How to clean your car’s seats

Washing your car is a ritual. Whether you break out a bucket and sponges on your own driveway, or bring it down to the local jet wash, making your treasured transport look smart and shiny again is always a good feeling.

Ah, but what about the inside? Other than occasionally vaguely waving a vacuum cleaner about, few of us ever pay that much attention cleaning our interiors, but it’s a vital task. Quite apart from the simple necessity of cleanliness, there’s also a financial imperative — a car that’s kept clean, and regularly cared for will present far better at resale time than one which has been given a quick emergency valet just before you drive it down to the dealer.

Equally, a regular clean will also allow you to spot any issues with interior trim such as rips, tears, or loose panels and catch them earlier, before they become a bigger problem. So it’s really worth getting the cleaning stuff out on the regular. Read on as we discuss how to clean your car seats.

But what should you actually use?

First of all, grab the vacuum cleaner and have a look around for the little attachment that has a brush on the end. You’ll need that for getting into the crevices and gaps between the panels of your seats, whether they’re cloth, leather, or vinyl. Take your time with the vacuuming — go slowly and deliberately, and gently work the brushes into every little gap.

You can do this with a corded vacuum if you have a long enough extension cord, but there are some very good hand-held cordless vacuum cleaners, which often come with specialist attachments designed especially for in-car cleaning. For really awkward areas, there are some useful putty-style products, which you simply roll across a surface or stuff into a gap to pick up dust and particles of dirt.

When you’re vacuuming the back seats, don’t forget to fold them and tip them forward so as to clean underneath — if your kids are regularly snacking in the car, you’d be amazed how many crumbs and fragments of food fall down under the seats.

What else needs regular attention?

Next, you’ll need some cleaner. Regular household fabric and upholstery cleaner will work fine, but there are some very good motoring-specific seat fabric cleaners, from the likes of ArmourAll, Autobrite, Autoglym, and Turtle Wax. The household stuff will  be cheaper, but the car-specific ones have been designed to work on the materials used in cars, so may well be worth investing in.

Generally speaking it’s a good idea to do this on a relatively warm day, where you can leave the car’s doors and windows open for a while. This allows you get the seats a little more wet with cleaner and warm water, and at this point elbow grease is your friend — get in and scrub the seat surfaces with a soft cloth, blotting dry with paper towel as you go.

If your seats need a really deep clean, then it might be worth either buying or renting a wet-dry vacuum cleaner, such as one made by Karcher, which will give your seats a properly intensive clean.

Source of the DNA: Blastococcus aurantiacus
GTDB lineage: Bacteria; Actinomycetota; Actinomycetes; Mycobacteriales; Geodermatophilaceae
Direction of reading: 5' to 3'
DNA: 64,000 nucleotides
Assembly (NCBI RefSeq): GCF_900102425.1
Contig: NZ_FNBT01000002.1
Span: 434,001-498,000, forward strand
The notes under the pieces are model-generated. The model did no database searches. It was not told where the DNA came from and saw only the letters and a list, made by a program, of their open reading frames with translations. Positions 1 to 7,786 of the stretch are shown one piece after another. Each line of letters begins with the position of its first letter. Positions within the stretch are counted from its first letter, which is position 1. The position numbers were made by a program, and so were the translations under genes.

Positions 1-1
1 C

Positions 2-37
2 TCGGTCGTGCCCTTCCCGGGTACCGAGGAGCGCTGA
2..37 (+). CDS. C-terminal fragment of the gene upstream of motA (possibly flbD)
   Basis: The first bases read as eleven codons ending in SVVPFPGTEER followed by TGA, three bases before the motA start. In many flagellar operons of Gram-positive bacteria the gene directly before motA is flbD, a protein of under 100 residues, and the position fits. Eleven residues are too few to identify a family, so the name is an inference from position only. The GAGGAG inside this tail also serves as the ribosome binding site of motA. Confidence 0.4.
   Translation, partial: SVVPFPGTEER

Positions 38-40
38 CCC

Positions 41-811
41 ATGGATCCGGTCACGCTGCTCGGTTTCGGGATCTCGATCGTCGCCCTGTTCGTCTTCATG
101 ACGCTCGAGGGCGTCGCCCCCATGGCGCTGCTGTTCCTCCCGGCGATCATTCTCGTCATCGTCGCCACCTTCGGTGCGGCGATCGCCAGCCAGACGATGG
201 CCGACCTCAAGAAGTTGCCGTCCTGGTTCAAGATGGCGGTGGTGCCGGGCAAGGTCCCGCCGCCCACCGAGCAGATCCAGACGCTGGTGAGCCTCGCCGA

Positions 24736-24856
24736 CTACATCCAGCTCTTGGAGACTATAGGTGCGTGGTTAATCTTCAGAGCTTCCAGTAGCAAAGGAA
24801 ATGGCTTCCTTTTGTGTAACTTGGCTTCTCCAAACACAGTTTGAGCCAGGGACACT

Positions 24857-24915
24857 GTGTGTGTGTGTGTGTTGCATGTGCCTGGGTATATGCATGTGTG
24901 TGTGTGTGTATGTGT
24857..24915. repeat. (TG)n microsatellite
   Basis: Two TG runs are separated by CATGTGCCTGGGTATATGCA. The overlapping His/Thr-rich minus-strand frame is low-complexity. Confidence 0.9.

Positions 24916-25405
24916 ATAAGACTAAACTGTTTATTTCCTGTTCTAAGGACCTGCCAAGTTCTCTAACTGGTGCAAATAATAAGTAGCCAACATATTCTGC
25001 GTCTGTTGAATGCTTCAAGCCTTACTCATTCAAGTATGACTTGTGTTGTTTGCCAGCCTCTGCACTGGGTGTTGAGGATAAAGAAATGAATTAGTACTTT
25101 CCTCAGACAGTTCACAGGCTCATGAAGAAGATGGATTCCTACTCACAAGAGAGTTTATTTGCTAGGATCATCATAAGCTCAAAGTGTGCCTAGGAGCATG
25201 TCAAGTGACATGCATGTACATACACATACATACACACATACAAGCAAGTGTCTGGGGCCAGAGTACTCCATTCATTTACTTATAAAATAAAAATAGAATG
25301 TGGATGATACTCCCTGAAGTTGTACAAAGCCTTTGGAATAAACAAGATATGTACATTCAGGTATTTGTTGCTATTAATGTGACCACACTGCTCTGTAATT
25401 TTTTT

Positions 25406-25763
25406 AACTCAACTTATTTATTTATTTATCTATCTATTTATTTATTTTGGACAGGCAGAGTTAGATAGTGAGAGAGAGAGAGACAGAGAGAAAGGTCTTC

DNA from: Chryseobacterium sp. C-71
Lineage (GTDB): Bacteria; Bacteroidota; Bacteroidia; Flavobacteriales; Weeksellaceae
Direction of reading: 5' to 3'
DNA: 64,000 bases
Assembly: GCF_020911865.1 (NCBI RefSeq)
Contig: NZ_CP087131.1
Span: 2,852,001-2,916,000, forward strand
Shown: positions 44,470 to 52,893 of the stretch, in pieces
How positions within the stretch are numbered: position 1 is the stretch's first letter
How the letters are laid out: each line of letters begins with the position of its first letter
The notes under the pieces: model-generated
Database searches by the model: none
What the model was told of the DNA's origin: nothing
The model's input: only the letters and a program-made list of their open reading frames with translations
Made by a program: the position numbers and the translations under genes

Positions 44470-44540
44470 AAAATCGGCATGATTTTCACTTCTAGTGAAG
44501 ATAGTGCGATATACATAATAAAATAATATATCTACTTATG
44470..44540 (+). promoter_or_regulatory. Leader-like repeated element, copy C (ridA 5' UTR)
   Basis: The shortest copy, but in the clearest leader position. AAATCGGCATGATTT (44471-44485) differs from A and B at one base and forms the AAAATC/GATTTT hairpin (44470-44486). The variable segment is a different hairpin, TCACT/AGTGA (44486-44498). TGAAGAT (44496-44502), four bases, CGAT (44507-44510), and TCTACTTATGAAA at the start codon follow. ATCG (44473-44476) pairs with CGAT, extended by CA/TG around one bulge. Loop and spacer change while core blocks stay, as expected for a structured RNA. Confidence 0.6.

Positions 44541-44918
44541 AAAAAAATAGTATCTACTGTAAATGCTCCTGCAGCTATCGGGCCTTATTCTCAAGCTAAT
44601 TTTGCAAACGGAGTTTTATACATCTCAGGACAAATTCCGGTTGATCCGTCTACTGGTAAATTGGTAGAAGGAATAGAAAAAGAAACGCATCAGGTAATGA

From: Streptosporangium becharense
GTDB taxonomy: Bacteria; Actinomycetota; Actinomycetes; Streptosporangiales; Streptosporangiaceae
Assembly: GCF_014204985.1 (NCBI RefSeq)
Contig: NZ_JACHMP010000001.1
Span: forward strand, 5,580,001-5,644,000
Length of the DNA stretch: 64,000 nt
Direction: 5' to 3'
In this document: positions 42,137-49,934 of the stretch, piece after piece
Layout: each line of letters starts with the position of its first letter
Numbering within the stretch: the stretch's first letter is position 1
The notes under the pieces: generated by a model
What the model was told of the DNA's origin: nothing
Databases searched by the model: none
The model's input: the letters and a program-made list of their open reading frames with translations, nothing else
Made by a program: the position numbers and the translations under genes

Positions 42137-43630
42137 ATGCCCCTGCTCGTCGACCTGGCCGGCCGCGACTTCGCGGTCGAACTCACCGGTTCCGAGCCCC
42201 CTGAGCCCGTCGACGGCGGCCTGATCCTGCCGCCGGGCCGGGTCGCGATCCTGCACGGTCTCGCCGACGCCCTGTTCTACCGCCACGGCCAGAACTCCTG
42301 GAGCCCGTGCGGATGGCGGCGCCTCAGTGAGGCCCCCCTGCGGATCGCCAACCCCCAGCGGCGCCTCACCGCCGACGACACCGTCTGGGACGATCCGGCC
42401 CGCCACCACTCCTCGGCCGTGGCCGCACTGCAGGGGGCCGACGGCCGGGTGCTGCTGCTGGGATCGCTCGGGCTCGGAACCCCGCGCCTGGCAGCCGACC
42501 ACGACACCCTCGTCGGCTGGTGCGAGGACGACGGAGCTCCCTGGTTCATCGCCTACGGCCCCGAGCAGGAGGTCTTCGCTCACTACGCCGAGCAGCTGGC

Leather has long been a popular option for car seats, because it’s soft to the touch, hard-wearing, and for the most part wipe-clean. Indeed, in some cases, car makers are still struggling to come up with a man-made ‘vegan’ alternative to leather that’s as all-round excellent as a seat fabric.

Leather does need care, however. If your seats only need a quick clean, then once you’ve vacuumed them, a quick go with some handy cleaning wipes might do the trick. These are like baby-style wet wipes, and there are versions — such as ArmourAll’s leather wipes — especially designed for leather seats. You won’t need to add in the likes of specific leather care products, or ‘hide food’ all the time, but it’s a good idea to invest in such things for regular use as they will help to keep the leather soft, supple, and free from splits or crack. For a really good leather clean, Good Housekeeping magazine recommends Furniture Clinic Leather Ultra Clean, which is not cheap stuff, but worth it if you want to keep your leather seats in perfect condition. Once you’re done, gently buff your leather seats clean with a soft, lint-free cloth.

Incidentally, when you’ve finished cleaning your leather seats, they should not be shiny — good leather cleaner will leave them with a slightly matte-finish. There are also some very good leather conditioners available, which you simply rub into the leather with a soft cloth after cleaning and leave to dry. Often, these are not cheap (the good ones can be north of €20 for a small bottle) but again, they can be worth it if you think of material care as a long-term investment in the car’s value.

And if you have vinyl seats

If your seats are vinyl or ‘vegan’ leather, then you can get away with using a simpler stain remover and cleaner such as those available from Turtle Wax or Meguiar’s. Just spray it on, and wipe clean with a soft cloth. Just remember that vinyl isn’t as hard-wearing as leather, so don’t scrub too hard if there are any stains or marks to get out. Go gently.

Anything you shouldn’t do? Some might advise you to use other cleaning products, such as shaving foam or laundry detergent, or make up your own mix with baking soda, but to be honest these are often more trouble than they’re worth. For the sake of €10, you can buy a much more effective, easier-to-use cleaning product at your local motor factors.

Once you’ve finished cleaning your car seats, your car should look almost as good as news. Until your kids start eating crisps in the back and the dog climbs in after a wet walk. Ah well, here we go again…